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Bailing Out The Rich Only Makes It Worse

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(Via Zerohedge)

In 1948, the architect of the post-war American suburb, William Levitt, explained the point of the housing finance system. “No man who owns his own house and lot can be a Communist,” he said. “He has too much to do.”

It’s worth reflecting on this quote on the ten-year anniversary of the financial crisis, because it speaks to how the architects of the bailouts shaped our culture. Tim Geithner, Ben Bernanke, and Hank Paulson, the three key men in charge, basically argue that the bailouts they executed between 2007 and 2009 were unfair, but necessary to preserve stability. It’s time to ask, though: just what stability did they preserve?

These three men paint the financial crisis largely as a technical one. But let’s not get lost in the fancy terms they use, like “normalization of credit flows,” in discussing what happened and why. The excessively wonky tone is intentional – it’s intended to hide the politics of what happened. So let’s look at what the bailouts actually were, in normal human language.

The official response to the financial crisis ended a 75-year-old American policy of pursuing broad homeownership as a social goal. Since at least Franklin Delano Roosevelt, American leaders had deliberately organized the financial system to put more people in their own homes. In 2011, the Obama administration changed this policy, pushing renting over owning. The CEO of Bank of America, Brian Moynihan, echoed this view shortly thereafter. There are many reasons for the change, and not all of them were bad. But what’s important to understand is that the financial crisis was a full-scale assault on the longstanding social contract linking Americans with the financial system through their house.

The way Geithner orchestrated this was through a two-tiered series of policy choices. During the crisis, everyone needed money from the government, but Geithner offered money to the big guy, and not the little guy.

First, he found mechanisms, all of them very technical—and well-reported in Adam Tooze’s new book Crashed—to throw unlimited amounts of credit at institutions controlled by financial executives in the United States and Europe. (Eric Holder, meanwhile, also de facto granted legal amnesty to executives for possible securities fraud associated with the crisis.)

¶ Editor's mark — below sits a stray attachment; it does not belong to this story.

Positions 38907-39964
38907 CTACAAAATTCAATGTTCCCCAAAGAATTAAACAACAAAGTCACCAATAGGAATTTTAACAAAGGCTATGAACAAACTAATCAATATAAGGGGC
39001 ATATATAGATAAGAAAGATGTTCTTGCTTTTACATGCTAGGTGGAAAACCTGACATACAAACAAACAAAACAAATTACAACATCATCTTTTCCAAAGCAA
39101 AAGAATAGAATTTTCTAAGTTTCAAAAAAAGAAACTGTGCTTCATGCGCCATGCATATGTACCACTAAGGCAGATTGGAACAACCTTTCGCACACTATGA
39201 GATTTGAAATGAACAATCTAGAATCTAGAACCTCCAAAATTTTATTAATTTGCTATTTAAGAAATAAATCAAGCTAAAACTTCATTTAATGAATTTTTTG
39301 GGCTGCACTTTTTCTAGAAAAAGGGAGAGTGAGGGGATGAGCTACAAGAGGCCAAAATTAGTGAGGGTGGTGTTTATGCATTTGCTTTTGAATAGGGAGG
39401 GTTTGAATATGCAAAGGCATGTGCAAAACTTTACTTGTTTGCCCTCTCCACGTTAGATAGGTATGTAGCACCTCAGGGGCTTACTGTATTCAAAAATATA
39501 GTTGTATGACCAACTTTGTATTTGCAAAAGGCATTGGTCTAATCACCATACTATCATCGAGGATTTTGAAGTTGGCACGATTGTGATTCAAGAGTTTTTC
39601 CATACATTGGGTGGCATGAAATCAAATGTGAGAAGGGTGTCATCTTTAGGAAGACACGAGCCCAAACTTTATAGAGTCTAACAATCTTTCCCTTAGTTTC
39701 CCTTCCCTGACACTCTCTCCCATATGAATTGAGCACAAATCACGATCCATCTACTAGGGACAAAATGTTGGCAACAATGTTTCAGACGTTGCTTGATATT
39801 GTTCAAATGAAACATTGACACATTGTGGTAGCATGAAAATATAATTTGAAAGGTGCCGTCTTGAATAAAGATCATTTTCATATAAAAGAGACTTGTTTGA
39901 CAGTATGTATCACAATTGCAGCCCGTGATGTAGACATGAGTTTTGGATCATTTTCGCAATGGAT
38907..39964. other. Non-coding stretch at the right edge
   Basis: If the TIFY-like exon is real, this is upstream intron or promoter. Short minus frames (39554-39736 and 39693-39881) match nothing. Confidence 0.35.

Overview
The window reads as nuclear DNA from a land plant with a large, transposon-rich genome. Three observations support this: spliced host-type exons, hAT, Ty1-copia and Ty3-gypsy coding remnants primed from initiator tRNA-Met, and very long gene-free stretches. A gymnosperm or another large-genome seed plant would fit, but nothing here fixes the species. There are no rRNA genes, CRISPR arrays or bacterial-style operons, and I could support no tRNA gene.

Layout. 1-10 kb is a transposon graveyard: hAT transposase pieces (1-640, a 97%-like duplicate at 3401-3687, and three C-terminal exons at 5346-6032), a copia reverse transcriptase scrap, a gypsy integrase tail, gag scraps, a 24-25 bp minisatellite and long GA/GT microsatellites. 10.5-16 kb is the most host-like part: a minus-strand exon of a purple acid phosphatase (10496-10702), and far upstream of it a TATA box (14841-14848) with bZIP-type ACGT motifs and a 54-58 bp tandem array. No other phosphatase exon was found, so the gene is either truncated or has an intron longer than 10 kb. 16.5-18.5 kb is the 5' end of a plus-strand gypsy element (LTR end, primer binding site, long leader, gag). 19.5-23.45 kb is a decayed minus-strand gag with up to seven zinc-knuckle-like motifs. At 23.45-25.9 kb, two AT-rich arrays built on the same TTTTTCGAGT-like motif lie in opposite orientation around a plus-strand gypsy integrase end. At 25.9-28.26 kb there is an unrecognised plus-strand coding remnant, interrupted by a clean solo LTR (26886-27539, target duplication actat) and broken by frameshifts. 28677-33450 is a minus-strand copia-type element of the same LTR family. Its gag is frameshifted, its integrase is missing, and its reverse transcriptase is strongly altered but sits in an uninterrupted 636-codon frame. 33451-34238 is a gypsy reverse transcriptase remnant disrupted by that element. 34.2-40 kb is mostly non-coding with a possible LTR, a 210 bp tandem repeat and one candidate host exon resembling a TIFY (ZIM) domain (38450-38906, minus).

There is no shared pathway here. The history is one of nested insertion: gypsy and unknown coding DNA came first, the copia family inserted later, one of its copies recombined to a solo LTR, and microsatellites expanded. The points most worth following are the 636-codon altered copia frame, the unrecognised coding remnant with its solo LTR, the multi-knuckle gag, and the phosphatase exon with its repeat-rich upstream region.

Second, Geithner chose to deny money and credit to the middle class in the midst of a foreclosure crisis. The Obama administration supported this by neutering laws against illegal foreclosures.

The response to the financial crisis was about reorganizing property rights. If you were close to power, you enjoyed unlimited rights and no responsibilities, and if you were far from power, you got screwed. This shaped the world into what it is today. As Levitt pointed out, when people have no stake in the system, they get radical.

Did this prevent a full-scale collapse? Yes. Was it necessary to do it the way we did? Not at all.

(Full Article Here)

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“If you can’t manage a campaign, how do you manage the country?”: Chuck Todd schools Bernie Sanders

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In a segment Thursday on MSNBC, network host Chuck Todd slammed Democratic Senator Bernie Sanders for allowing sexual misconduct to occur inside his 2016 presidential campaign.

“Could this derail his chances of another presidential bid,” host Chuck Todd wondered before playing a video clip.

“Boy, that is a tough answer to defend of course,” Todd said referring to Sanders telling CNN’s Anderson Cooper in an interview that he didn’t know about ongoing sexual misconduct because he was “a little busy running around the country trying to…make the case.”

“Because if you’re running to be president of the United States…if you can’t manage your campaign, how do you manage the country,” Todd continued. “No potential 2020 candidates had a worse start to 2019 than Bernie Sanders”

WATCH:

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Michael Cohen, former Trump attorney, accepts Democratic invitation to testify before Congress next month

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Michael Cohen

WASHINGTON — Michael Cohen, President Trump’s former personal attorney, who implicated his former boss and the now-president in a federal crime, has accepted an invitation from House Democrats to testify before the House Oversight and Reform Committee early February — just shy of a month before he must report to federal prison to serve his sentence for violating federal campaign finance law, lying to Congress, and tax evasion.

“In furtherance of my commitment to cooperate and provide the American people with answers, I have accepted the invitation by Chairman Elijah Cummings to appear publicly on February 7th before the Committee on Oversight and Government Reform,” Mr. Cohen said Thursday in a statement. “I look forward to having the privilege of being afforded a platform with which to give a full and credible account of the events which have transpired.”

Mr. Cummings, 67, said Thursday that his committee was “in the process of consulting with Special Counsel Mueller’s office” to confirm that Mr. Cohen’s testimony wouldn’t conflict with Mr. Mueller’s ongoing investigation into Russian interference in the 2016 election. “I want to make clear that we have no interest in inappropriately interfering with any ongoing criminal investigations,” he said in a statement.

Mr. Cohen, who served as Mr. Trump’s fixer for over a decade, once famously said that he would “take a bullet” for Mr. Trump. However, within the last several months, Mr. Cohen has turned on his former boss, offering partial cooperation to Mr. Mueller.